His son Gharīḍ, his nephew Saʿīd b. Gharīḍ (Ibn ʿAsākir, Taʾrīkh Dimashq VI, 157), and his grandson Shuʿba were also known as poets. It should also be mentioned here that at the time of the Prophet the Jewish tribe of Qurayẓa in Medina could boast of several poets, fragments of whose works have been preserved in the biographies of Muḥammad.
| Agh. 1VI, 87/8, XIX, 94/102, XXI, 91/3. Th. Nöldeke, Beiträge, pp. 52/86. Franz Delitzsch, Jüdisch-arabische Poesien aus vormuhammedanischer Zeit, Leipzig 1874. A commentary on the qaṣīda of Samawʾal from the Ḥamāsa by Aḥmad al-Sijāʿī (d. 1190/1776) is contained in Berl. 7465.
On the borders of the Syrian desert the Arabs were in constant touch with Christianity, which, in Syria, they encountered in the form of a state religion, and in Mesopotamia as the religion of the—culturally superior—Aramaic rural population. |
Because of this, the Ghassānids of Damascus had converted to Christianity at an early stage, while the Lakhmids of al-Ḥīra later also converted. In Muḥammad’s time Christianity was widespread among the tribes of Quḍāʿa, Rabīʿa, Tamīm, and Ṭayyiʾ, while in the Hijaz and Najd most people had at least heard about this new religion. The Christian hermit or rāhib is a popular figure in poetry.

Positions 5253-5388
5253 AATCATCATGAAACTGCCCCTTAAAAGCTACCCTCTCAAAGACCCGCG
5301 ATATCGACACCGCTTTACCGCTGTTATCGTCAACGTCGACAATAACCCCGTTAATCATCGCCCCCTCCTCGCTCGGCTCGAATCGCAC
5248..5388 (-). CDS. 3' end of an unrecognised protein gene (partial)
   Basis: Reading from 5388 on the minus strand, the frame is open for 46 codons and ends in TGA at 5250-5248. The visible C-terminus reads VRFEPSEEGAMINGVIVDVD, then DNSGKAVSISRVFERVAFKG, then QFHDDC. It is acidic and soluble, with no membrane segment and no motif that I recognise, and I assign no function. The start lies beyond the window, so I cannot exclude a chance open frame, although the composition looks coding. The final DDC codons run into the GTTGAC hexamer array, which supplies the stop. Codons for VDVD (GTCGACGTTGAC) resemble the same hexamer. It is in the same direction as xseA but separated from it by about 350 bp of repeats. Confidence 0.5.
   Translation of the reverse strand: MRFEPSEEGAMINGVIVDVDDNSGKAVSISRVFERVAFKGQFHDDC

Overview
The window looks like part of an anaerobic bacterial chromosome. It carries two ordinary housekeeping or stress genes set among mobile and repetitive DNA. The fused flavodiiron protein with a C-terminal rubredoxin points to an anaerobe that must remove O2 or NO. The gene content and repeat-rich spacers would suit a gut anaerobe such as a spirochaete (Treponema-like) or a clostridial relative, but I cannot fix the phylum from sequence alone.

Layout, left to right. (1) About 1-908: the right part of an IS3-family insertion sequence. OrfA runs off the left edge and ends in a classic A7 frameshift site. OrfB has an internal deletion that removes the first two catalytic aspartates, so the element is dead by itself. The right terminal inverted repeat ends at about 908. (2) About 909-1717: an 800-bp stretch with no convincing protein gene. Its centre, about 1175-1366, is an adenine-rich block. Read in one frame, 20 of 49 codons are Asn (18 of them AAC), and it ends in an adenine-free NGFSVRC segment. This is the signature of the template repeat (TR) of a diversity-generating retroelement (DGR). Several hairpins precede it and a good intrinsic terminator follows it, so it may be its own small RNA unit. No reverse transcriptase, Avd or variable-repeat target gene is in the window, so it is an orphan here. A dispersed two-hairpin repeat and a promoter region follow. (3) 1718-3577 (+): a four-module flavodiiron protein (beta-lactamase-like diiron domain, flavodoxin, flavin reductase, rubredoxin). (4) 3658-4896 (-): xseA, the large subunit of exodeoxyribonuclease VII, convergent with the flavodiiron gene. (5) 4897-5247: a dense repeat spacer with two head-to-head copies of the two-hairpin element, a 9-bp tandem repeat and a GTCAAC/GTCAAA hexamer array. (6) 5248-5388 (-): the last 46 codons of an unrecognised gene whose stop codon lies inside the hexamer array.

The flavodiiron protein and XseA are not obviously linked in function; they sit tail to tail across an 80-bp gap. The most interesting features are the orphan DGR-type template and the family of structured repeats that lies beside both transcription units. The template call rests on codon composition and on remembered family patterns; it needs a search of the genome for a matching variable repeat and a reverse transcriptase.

It may well be that the Christians, and in particular the ʿIbādīs of al-Ḥīra, should be given the credit for having been the first to use the Arabic script. They had also developed their own literature, with ʿAdī b. Zayd as its main rep-resentative.
He belonged to a family of good standing that had been living in al-Ḥīra from time immemorial. His father had been brought up and educated at the Persian court and, after the death of the first Nuʿmān, he had temporar-ily been in charge of the government in al-Ḥīra, before the appointment of al-Mundhir. When the latter made himself loathed because of his greed, the former again assumed the civil administration in his stead.